We spied the mussel and oyster plots in the deep blue water from the hilltops as we drove into Croatia’s Mali Ston, and as we rounded the corner to park we saw one of Croatia’s many salty sea dogs cleaning them for sale. My mind jumped to one of my stock standard meals I used to make in NZ, fresh mussels steamed in little more than a can of tinned tomatoes with fresh herbs and some seasoning, and served with spaghetti, the ultimate cheap dinner in.I wanted to relive the memories, so we picked up a pile of the salty gems for next to nothing and forged ahead on our long drive north to Skradin that evening. Upon arrival at our free camping spot, I soon realised this perhaps wasn’t the smartest meal to prepare in the van, especially when trying to be a little stealth. Anything that requires steam to cook means very steamy van windows, which screams There’s Someone in Your Car Park Cooking Dinner.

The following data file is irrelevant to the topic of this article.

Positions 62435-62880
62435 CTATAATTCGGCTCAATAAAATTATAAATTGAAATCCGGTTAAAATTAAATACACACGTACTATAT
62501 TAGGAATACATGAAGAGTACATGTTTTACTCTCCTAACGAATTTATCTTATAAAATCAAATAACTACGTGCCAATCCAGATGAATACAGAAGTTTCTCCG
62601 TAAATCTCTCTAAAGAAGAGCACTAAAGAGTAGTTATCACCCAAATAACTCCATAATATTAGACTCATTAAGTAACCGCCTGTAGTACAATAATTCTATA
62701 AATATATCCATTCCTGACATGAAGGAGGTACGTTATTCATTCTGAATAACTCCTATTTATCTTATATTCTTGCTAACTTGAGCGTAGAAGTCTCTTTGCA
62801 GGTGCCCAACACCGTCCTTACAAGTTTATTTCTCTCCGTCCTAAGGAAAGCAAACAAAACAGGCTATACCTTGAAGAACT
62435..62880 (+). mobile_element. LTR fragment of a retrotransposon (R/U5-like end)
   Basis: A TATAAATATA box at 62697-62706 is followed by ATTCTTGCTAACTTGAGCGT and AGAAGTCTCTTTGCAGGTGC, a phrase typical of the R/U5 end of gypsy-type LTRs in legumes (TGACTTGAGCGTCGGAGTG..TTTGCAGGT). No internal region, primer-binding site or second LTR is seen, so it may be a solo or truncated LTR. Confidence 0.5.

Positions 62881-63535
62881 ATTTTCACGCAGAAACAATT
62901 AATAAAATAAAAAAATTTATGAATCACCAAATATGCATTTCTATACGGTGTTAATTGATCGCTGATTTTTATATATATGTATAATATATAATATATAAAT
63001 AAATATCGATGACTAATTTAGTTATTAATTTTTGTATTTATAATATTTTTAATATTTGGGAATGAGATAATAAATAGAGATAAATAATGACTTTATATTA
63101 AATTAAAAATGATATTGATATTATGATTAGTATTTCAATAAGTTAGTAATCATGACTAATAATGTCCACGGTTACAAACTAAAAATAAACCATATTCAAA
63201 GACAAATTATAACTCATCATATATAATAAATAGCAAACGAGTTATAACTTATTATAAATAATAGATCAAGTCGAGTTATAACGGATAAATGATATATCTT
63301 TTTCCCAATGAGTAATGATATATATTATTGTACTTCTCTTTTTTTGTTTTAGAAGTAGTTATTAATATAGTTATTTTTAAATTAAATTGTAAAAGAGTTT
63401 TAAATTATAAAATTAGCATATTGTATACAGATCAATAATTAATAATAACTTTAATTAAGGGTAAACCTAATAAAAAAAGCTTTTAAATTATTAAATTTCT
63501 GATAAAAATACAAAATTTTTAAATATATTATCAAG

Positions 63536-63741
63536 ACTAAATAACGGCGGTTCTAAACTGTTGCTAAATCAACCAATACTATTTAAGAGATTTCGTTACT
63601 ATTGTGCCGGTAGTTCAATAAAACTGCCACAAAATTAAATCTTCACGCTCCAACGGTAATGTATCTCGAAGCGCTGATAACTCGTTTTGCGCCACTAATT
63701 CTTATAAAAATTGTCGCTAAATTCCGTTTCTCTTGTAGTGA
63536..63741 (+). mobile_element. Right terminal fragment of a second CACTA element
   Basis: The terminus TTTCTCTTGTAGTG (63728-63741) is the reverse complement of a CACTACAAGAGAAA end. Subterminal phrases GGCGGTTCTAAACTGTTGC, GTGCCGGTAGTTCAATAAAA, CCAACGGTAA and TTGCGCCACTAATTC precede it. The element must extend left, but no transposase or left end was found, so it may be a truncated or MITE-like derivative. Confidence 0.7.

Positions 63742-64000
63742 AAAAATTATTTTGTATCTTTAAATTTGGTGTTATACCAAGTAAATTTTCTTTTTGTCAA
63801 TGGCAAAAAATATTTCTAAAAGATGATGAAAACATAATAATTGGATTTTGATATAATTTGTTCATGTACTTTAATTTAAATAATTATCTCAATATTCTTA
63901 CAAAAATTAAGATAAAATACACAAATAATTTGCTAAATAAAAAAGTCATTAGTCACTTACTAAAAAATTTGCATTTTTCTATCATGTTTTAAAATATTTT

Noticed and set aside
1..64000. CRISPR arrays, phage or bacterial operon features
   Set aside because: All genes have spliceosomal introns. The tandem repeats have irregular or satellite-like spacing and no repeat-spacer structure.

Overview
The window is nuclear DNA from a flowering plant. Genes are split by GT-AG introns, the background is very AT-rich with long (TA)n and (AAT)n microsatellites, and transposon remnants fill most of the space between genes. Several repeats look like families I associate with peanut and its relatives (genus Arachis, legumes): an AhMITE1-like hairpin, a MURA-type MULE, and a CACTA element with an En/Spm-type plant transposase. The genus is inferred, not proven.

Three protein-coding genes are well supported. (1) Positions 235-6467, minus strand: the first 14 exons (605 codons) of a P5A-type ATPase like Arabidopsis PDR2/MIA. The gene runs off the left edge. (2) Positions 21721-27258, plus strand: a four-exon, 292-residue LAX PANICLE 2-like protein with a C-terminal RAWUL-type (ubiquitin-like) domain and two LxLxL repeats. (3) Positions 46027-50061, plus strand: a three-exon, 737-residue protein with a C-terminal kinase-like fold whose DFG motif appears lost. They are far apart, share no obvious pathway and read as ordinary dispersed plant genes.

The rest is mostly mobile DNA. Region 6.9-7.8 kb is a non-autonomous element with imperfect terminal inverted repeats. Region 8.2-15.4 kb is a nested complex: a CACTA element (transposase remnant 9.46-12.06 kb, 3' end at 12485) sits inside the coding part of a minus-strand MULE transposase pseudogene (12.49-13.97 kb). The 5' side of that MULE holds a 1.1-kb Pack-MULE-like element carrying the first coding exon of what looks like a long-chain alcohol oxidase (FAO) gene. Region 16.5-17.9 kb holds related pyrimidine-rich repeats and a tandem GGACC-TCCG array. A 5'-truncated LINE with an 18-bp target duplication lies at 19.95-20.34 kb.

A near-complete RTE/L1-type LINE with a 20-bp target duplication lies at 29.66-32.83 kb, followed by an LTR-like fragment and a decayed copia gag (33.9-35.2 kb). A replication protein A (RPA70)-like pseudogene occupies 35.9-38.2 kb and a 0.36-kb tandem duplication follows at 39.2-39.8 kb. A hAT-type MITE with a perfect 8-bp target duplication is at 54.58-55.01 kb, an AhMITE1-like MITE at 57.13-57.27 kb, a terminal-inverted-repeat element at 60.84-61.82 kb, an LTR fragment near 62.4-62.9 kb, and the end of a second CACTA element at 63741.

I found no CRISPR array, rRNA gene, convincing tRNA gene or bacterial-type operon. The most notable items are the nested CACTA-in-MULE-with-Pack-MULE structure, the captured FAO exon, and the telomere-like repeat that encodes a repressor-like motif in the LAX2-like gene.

We threw caution to the wind for the love of food, however, and once the mussels were ready it was time to serve up. But our plastic bowls were too small for such fare, so onto the very shallow plastic plates. Tomatoey broth splashing around, we were ready to eat. But where? We needed space for such a notoriously slurpy meal, and somewhere for the shells.We cleared the floor of the van of shoes and bags and set up for a fairly uncomfortable, dead-leg inducing dinner. While pretty tasty, the meal wasn’t what I had hoped for. Due to my haste in getting the dinner ready without being stopped by any locals for squatting, quite a few of the mussels hadn’t fully opened and thus couldn’t be eaten. And the discomfort wasn’t really worth the hassle. So, mussels haven’t joined the Bee’s dinner repertoire, but I’ve still been ordering them at any chance I get, leaving the cooking, serving and clean up to the professionals.